Writing about Mexico and memories felt like a private memorial, that I had to get out of my head. Part therapy, part record keeping, so that my children could understand me and how I was feeling. I couldn't leave with 1 hour's notice, at 11 p.m. Monday night, to drive 16 hours for my abuelo's funeral. I was sad enough that he died, and I think I was even sadder to realize I was missing an opportunity to say goodbye, to share my story and hear theirs. Having always felt some uncertainty about my ability to write effectively about my memories and feelings, and being reluctant to commit to saying things out loud, writing this post was liberating and personal. It also felt as though I have barely crossed the threshold of a part of my life, of a hundred stories, of things I know and believe, but have yet to give a voice to.
Blogging can be a lonely business. I've been writing for a while. Some posts are nearly pointless, and some posts are full of my deepest thoughts and happiest musings. As much as I have wanted to be a good writer, to reach people and start a conversation, I have mostly resigned myself to the puzzled looks from family and friends, and feeling like a goof. Receiving comments is a relatively new pleasure, and it is wonderful. Bloggers, you know it's true: feedback, encouragement, connection, community, discussions and exchanges are the fuel and frosting that top the blogging cake.
Thank you for your comments. You may have convinced me I can say things, say them well enough to start a conversation that we can all share. But mostly, because of what you shared with me, I felt like I had kind and tender company as I sorted my thoughts and feelings and began to say goodbye to my abuelo, to chapters and days that in some ways are forever beyond my reach. I could not be at the funeral, where they say it rained for days, and the lightning did not wait for the thunder, but lit the night sky with every percussion. I could not be there to hold my abuela and to share the grief, and the healing that comes with company. I have been to too many funerals in the last year, and I have seen enough death and loss to understand that support and compassion are a tremendous resource for comfort and courage. Thank you for reading about my abuelo, about things I am trying to make sense of, and feelings I want to hold on to. Thank you for responding and encouraging me, for being supportive and compassionate... it helps. I feel less alone.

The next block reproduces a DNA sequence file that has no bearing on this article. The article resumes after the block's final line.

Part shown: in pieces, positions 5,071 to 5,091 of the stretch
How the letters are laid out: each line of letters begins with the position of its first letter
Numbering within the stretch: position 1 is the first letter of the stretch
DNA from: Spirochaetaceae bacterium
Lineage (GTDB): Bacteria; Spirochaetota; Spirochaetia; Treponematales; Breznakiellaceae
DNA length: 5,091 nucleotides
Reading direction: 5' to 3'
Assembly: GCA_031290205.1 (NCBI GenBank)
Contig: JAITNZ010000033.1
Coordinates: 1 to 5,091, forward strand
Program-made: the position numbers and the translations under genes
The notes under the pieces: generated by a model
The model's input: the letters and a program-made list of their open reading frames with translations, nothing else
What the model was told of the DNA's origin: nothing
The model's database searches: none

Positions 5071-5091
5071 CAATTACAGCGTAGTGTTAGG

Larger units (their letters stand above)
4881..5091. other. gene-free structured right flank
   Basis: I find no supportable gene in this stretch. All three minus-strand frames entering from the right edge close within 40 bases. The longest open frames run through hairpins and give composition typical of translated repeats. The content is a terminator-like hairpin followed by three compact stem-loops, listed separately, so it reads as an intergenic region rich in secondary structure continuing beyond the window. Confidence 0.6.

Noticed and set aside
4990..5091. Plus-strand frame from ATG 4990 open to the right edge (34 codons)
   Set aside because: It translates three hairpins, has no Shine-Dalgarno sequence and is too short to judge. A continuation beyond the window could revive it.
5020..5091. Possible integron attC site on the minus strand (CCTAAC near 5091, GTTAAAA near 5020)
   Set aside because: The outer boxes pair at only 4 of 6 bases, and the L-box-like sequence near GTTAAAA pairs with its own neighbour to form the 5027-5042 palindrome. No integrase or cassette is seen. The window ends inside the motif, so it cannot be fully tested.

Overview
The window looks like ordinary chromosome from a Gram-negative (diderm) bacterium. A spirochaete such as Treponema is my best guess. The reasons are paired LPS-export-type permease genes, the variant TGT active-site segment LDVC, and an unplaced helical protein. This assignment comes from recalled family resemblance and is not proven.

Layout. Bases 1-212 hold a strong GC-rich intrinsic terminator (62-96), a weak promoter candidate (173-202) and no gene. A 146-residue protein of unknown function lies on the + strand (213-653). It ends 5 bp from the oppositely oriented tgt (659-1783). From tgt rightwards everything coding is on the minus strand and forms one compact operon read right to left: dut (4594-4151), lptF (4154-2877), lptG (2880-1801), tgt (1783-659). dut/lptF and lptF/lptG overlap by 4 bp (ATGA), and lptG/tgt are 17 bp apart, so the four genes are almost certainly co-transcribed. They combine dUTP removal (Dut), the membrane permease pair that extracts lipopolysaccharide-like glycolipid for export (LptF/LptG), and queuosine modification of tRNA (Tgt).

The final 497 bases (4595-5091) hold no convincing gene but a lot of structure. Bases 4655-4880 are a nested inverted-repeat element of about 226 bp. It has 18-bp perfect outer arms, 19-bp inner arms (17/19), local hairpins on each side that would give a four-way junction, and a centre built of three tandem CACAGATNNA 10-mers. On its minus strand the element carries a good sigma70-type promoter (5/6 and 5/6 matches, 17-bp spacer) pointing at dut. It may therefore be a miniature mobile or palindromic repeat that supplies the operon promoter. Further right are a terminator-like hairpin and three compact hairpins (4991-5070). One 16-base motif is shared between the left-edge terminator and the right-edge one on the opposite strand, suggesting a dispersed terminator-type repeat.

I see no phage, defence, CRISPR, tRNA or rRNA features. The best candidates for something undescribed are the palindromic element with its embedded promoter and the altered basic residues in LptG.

I think I have been afraid to post again, because I was pretty sure I wouldn't be as eloquent or interesting as I seemed to have managed in my last post. What? I'm not too proud to admit positive feedback felt really good. Really good. So, maybe I will slip back into mediocrity and obscurity. Maybe I have the rough draft of the next best seller, but writing is like surfing. Some days you paddle, paddle, paddle and never get a ride.
And some days you catch a wave.
Perhaps every post won't be an exhilarating ride, but I am hooked on blogging, and I love looking through the archives and seeing my children, recalling the things they've done and said. I love reminding myself that there have been good days and bad days, and I am still around to know the difference.
Independence Day was a good day. I planned a long day at the beach with the children, expecting Geoff would work, as he usually has to, but he exchanged this day for working the weekend (which he usually does) and he joined us for an entire day of surf, sand and
Truthfully, I love the fog. It was overcast, but warm, and it made it easier to play all day, without feeling scorched. We dug a private pool for Maria. Max, Geoff and William did a lot of bodysurfing. The beach was crowded and happy. We had chips and dip. I love chips and dip. We ate strawberries, we walked, we built drip castles.
It didn't stay crowded. By late afternoon the beach was deserted, and we enjoyed a very foggy walk, collecting all kinds of treasure along the way. Suddenly I decided to tile our shower with the smooth stones that cover our beaches. Not the shower here, at Garage Mahal. The shower in our own, future, imaginary, hopeful, some day house. I walked back to our base-camp carrying about 15 pounds of shower tiles. It's a start.
Someone got hold of my camera. Notice my relaxed, at ease expression?
Nothing's ever as easy as I think it should be. This day, this no-stress day at the beach was days in the planning and took hours to prepare and pack for. I was totally absorbed in making an idyllic, classic sort of celebration. I even envisioned presenting one of those clever fruit decorated flag cakes. So, you know, I was scurrying around, gathering towels, finding swim shorts, hats, sunblock and anticipating every need and patriotic whim. And finally, we were ready to head out. Stop for gas, and pick up ice, then the beach, and our beautiful celebration of freedom and family time. In the market I grabbed an extra bag of corn chips and a magazine to read while lounging luxuriously, and I kept noting how terrific everyone looked. Cute T-shirts, red, white and blue details, and snazzy summer sandals. Everyone was looking dressed for a holiday. It wasn't until then that I realized I had forgotten an important detail... I was still in my pajamas. 'nough said.
I let the children decorate the Fourth of July Fruit Flag Cake.
It was beautiful.
It was a very good day.